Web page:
September 2018

What Do Theme Parks Do When Summer is Over? Always Amused: September 2018

Erik Chalhoub

By Erik Chalhoub

Photos by: Erik Chalhoub. ALL NIGHT LONG it’s a bit like Charlie and the Chocolate Factory when Santa Cruz kids get a chance to camp at the boardwalk all night this month.

School is back in session, summer is nearly over and the weather is mild.

September is here, and that means it’s one of the best times to visit a theme park. Yes, there may be fewer days and hours the parks are open, and the kids are busy with homework, but now is the time to hit the roller coasters, take a spin on the merry-go-round or take a splash in the pool.

Why? The crowds (or lack thereof).

Frequent park-goers know that June through August are the busiest months of the year in terms of attendance. Yet, September is that odd in-between month when the end-of-summer lull kicks in, just before Halloween in October begins the busy holiday season in November and December.

But parks are trying to keep the summer momentum going by offering a number of different events in the fall to keep those turnstiles spinning.

The Boardwalk Fall Campout returns from Sept. 21-22, a unique overnight event that allows guests to camp out right along the ‘walk. The event, benefiting the American Cancer Society, includes a movie on the beach, dinner and breakfast, a sand castle contest and more.

Girl and Boy Scouts can also get in the overnight fun. The Fall Girl Scout Overnight is Oct. 5-6, and its Boy Scout equivalent is Oct. 12-13.

The Boardwalk also has some- thing just for the parents. The park recently announced its first-ever “Bites & Brews,” taking place Sept. 29 from 11 a.m. to 5 p.m.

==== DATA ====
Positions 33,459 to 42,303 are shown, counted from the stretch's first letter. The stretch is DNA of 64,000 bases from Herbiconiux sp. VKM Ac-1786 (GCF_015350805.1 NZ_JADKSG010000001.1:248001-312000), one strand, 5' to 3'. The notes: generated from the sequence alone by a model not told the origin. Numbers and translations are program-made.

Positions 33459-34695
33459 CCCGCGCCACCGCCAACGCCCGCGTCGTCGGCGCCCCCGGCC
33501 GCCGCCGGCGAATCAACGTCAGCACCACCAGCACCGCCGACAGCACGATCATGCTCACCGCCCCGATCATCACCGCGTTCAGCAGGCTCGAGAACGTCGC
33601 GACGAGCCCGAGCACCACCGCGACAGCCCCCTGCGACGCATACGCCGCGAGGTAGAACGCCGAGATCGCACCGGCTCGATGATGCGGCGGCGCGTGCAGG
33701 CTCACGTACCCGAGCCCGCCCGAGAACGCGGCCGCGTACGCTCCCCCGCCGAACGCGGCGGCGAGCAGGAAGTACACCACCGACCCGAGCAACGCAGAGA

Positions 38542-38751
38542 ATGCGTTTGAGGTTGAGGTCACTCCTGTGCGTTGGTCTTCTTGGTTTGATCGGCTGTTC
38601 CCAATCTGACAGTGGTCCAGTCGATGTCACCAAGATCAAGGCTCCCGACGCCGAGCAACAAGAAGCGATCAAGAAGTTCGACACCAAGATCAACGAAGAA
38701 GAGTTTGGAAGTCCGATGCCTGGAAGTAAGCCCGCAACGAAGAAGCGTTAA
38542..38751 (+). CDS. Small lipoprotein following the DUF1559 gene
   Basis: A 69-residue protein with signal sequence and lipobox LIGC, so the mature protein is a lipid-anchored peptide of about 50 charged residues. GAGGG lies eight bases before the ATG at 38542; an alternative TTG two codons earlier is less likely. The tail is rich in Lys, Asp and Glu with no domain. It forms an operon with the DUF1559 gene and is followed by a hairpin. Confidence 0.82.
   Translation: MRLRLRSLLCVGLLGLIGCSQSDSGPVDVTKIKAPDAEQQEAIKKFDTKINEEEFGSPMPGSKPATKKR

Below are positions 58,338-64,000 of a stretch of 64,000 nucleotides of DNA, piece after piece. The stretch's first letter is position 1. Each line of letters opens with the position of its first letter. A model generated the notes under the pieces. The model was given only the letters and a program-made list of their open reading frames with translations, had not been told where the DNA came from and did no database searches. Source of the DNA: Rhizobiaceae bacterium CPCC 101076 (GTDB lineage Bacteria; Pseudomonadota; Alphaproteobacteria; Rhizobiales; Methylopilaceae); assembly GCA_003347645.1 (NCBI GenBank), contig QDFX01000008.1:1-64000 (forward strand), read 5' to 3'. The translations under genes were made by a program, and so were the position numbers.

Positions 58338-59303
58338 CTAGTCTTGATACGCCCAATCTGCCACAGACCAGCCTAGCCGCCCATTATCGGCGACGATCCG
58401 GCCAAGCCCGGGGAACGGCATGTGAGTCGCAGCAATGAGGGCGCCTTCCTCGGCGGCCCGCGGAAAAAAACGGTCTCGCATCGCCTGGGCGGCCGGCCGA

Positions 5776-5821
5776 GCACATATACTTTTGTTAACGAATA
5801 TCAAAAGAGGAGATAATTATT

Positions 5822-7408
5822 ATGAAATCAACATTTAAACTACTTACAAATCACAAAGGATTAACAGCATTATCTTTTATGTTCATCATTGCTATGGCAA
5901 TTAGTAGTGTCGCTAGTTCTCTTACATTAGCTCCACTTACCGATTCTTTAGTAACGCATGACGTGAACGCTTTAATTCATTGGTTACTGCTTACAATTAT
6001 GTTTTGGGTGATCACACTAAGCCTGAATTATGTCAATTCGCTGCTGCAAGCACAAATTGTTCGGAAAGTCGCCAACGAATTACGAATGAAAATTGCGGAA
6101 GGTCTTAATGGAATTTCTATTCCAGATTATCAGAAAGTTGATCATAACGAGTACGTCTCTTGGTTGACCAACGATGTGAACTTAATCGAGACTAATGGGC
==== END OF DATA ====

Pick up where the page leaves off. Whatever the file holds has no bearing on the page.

The event will pair a selection of local craft beer with dozens of Board- walk menu items such as corn dog bites, lobster tacos, deep fried Oreos and more.

Participating breweries include Discretion Brewing, East Cliff Brewing Company, Elkhorn Slough Brew- ing Company, Santa Cruz Mountain Brewing and many others.

“We’re excited to highlight our area’s best craft beers and our park’s tastiest food,” said Boardwalk event director Karley Pope. “We anticipate some epic pairings.”

Tickets and more information for all these events can be found at

Summer may be almost over, but it doesn’t mean you can’t still zoom down a water slide and splash into a pool. Raging Waters in San Jose is open through Sept. 9, and Califor- nia’s Great America’s Boomerang Bay water park closes Sept. 3. Gilroy Gardens’ Water Oasis stays open the longest of them all, closing on Oct. 7.

Speaking of Gilroy Gardens, its always-popular petting zoo has recently returned, running through Sept. 16. The park is also getting into the Halloween spirit early, as its annual “Halloween at Night” event opens Sept. 21, running through Oct. 28. So does California’s Great America, with Halloween Haunt kicking off for its 11th year on Sept. 21.

With all these events still to come, are fall and winter the new “summer” in terms of attendance for theme parks? According to Cedar Fair, the company that owns 12 theme parks across the country, including California’s Great America, the chain saw a three percent decrease in attendance for July. This is after attendance during the second quarter in 2017 flattened after a record 2016.

Six Flags saw a modest attendance increase during the summer of 2017. While other major theme park companies have not yet announced their summer attendance numbers for 2018, informal reports from visitors nationwide have stated that the summer season this year just didn’t seem as “packed” as it has been in years past. Some have even likened Disneyland’s summer as the “new offseason,” with rising ticket prices during that time deterring visitors.

Theme parks are still a growing business, with the annual Theme Index and Museum Index report stating that attendance for Northern America parks grew by more than three million from 2016-2017.

Attendance numbers have always fluctuated historically. But Cedar Fair’s announcement is something that industry followers are keeping a close eye on.

Writer Erik Chalhoub has never found a roller coaster too fast or a haunted house too scary. He travels the country riding the best thrill rides. He’s a former Cabrillo College student who is now editor at the Watsonville Register- Pajaronian.

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